This is probably the most mainstream entry of our Picks of the Week that you’re likely to see from me. I generally don’t bother to point people to books from DC Comics and Marvel Comics because it’s a pretty safe bet that if you’ve stumbled on to this site, you have probably at least heard of their comics and certainly their characters. My personal goal for this column is to recommend comics that require little to no previous knowledge. Just buy, read and enjoy. The vast majority of the output from those two publishers relies on decades of history, even if tangentially. Some of them stand-along wonderfully but there are so many more comic books and graphic novels being made these days that don’t even need to skirt the issue. They’re accessible and more likely to appeal to the real mainstream, which may like occasional superhero stories but doesn’t need the vast majority of their entertainment to be consumed by the single sub-genre. I also don’t often recommend individual comic books because the now-standard cover price, increasing inching toward $5, can be a tough sell for the return on the number of story pages that frequently tell one-sixth of a story.
Having said all that, Marvel and DC do put out good books. Even better, this week’s two releases represent a culture shift in the superhero comics pocket of the industry. Finally, after years, decades even, of many people telling them that women want to read their comics, they’re finally starting to make comics that women feel welcome reading. There have certainly been examples of this before this week, but they often felt more incidental or accidental. Both publishers have realized that both boys and girls love their characters, and there is currently a concerted marketing effort that reflects that.
Gotham Academy #1 is one of those. It’s a teen drama set within the world of Batman. Little knowledge should be required. If you’ve ever seen a trailer for a Batman movie, you probably have enough information. Eccentric billionaire Bruce Wayne is secretly a superhero detective who protects Gotham City. That’s it, you’re all set. Gotham Academy tells the story of kids at a prestigious yet spooky prep school with ties to Bruce Wayne. Hijinks ensue. There will surely be some creepiness and some adventure, with superhero shenanigans probably downplayed or kept to a minimum.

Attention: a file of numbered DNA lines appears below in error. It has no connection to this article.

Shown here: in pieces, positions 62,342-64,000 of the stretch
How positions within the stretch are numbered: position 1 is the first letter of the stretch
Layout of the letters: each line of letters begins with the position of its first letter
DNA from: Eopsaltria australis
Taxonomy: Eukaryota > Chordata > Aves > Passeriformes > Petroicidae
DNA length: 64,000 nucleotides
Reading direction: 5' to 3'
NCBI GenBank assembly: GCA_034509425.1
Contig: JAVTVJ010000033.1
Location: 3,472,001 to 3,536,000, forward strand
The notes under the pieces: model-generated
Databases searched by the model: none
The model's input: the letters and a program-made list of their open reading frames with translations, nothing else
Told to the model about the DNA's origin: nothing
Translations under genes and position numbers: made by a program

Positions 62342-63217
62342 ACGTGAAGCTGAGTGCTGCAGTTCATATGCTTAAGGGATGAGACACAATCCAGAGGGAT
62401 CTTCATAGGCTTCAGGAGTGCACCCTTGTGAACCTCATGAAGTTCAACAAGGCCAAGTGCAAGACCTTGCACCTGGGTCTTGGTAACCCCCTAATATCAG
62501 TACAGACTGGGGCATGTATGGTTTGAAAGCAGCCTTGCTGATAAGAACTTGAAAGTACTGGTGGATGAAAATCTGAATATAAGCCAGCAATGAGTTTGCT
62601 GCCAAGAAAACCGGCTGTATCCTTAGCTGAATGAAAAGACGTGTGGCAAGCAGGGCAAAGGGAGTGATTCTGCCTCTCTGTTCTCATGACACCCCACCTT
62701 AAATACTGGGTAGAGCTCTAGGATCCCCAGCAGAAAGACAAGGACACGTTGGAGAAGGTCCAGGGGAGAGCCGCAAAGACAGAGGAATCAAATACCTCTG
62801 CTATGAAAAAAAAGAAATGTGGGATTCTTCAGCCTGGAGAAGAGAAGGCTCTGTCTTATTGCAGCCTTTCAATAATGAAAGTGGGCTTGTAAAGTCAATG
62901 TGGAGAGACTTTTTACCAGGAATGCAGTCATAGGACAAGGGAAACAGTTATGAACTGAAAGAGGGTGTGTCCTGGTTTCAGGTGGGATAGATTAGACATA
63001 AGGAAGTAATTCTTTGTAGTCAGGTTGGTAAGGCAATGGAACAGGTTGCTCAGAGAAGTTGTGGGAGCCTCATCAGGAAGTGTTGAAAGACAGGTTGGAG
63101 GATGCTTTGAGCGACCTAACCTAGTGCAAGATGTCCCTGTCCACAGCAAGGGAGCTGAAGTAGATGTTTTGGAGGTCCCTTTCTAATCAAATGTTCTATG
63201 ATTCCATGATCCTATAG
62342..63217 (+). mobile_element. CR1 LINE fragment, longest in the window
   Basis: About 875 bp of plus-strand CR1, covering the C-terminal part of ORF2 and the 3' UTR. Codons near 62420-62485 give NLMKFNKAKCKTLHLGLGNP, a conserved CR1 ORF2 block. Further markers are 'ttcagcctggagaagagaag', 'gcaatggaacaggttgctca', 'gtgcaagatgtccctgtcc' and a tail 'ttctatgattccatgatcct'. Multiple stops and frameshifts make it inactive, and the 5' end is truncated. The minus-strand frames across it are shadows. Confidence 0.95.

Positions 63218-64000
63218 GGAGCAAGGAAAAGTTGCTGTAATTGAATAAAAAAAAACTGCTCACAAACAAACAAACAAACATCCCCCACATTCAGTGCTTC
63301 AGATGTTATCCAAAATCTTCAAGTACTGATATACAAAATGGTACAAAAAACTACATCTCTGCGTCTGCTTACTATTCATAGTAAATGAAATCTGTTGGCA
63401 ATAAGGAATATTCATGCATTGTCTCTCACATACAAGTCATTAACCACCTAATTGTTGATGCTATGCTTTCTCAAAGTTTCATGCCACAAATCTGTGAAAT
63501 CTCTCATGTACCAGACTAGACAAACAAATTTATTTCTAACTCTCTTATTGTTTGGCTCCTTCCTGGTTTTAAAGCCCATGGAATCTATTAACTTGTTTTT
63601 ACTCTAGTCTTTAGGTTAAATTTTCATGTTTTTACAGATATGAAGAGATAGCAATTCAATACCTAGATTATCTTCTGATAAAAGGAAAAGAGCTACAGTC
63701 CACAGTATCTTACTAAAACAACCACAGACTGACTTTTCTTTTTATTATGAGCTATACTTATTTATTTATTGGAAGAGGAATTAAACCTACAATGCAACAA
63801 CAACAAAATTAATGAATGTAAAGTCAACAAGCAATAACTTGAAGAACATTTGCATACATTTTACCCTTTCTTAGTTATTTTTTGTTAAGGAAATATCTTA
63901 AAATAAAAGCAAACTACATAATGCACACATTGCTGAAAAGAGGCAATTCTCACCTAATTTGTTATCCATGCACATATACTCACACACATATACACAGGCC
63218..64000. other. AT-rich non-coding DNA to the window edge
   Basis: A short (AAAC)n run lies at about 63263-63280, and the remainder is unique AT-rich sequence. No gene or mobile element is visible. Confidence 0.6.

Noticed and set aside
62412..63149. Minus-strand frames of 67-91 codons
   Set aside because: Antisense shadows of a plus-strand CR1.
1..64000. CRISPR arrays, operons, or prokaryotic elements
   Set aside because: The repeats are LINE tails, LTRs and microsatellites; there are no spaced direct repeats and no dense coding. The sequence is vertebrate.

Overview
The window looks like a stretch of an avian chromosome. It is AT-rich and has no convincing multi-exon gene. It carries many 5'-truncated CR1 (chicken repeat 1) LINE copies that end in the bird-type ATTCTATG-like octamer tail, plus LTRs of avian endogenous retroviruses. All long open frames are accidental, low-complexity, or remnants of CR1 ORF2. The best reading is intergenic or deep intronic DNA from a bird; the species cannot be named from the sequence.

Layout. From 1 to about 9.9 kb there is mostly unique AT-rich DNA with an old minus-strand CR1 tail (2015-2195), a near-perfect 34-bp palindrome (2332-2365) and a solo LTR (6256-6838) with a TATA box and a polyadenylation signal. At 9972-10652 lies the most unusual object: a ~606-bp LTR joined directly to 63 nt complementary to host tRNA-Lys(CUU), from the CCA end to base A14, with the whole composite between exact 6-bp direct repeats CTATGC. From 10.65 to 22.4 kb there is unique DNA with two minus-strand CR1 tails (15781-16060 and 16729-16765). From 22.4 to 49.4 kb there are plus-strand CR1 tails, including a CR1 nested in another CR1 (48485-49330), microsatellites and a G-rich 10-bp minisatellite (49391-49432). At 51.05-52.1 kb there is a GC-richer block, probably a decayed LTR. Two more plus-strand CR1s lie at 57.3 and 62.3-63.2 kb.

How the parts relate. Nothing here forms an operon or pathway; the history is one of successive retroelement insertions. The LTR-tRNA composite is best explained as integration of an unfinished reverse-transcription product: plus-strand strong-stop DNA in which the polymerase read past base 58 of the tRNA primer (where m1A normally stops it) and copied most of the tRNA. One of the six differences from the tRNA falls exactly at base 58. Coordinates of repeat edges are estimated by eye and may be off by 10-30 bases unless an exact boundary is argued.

Part of what makes this so promising is the creative team. Becky Cloonan is a respected and talented cartoonist. Her self-published trilogy of comics, Demeter, The Mire, and Wolves, have won awards, praise and more attention than most self-published comics with a very small print run. She’s also been the artist on acclaimed comics like Demo and Northlanders. This is not the first time she’s worked on non-creator-owned comics but it’s certainly been the exception to the path of her career so far. It should be fun to see her use the Gotham sandbox. She’s joined by co-writer Brenden Fletcher, who is also co-writing another promising new comic from DC, Batgirl.
Buzz on the book has been high, meriting its own almost-official Tumblr, which shows off lots of really cool art by Karl Kerschl. I was disappointed that Cloonan wasn’t drawing this series herself, but Kershl’s involvement is a huge treat. He worked on superhero comics for a number of years, and then decided to do his own thing, the wonderful webcomic The Abominable Charles Christopher. He really seemed to find his creative voice with that project, and it won him a lot of deserved praise and attention.
Publisher: Marvel Comics
The other version of this welcome trend is Thor #1. Marvel is revamping one of its Avengers stars and introducing a woman in the title role. Who is this new female Thor? No one knows!
This was announced to much fanfare in July, with the day-time TV all-woman talk show The View getting the exclusive. I don’t really know if stay-at-home moms are really the market for this book, but OK sure.
This is just the latest in a string of female-led books. Ms. Marvel, starring a Muslim teenager in the title role, has been one of the most exciting and finely executed releases from Marvel in years. I don’t expect this Thor #1 to be of that caliber but it seems like a fun exploration of Marvel’s God of Thunder mythology.
Yes, this is probably temporary until the next Thor movie comes out. The status quo of superhero comics is notoriously cyclical. The trick is to enjoy it while it lasts and then jump ship when it’s no longer enjoyable. Otherwise, you’re just paying to be annoyed.
Yes, I wish there was a female creator either writing or drawing this (I don’t know who is inking or coloring). But Russell Dauterman’s cover already seems iconic. And Jason Aaron has been handling Thor’s comic for a couple of years now, so it feels like this is being taken seriously with the regular writer handling it.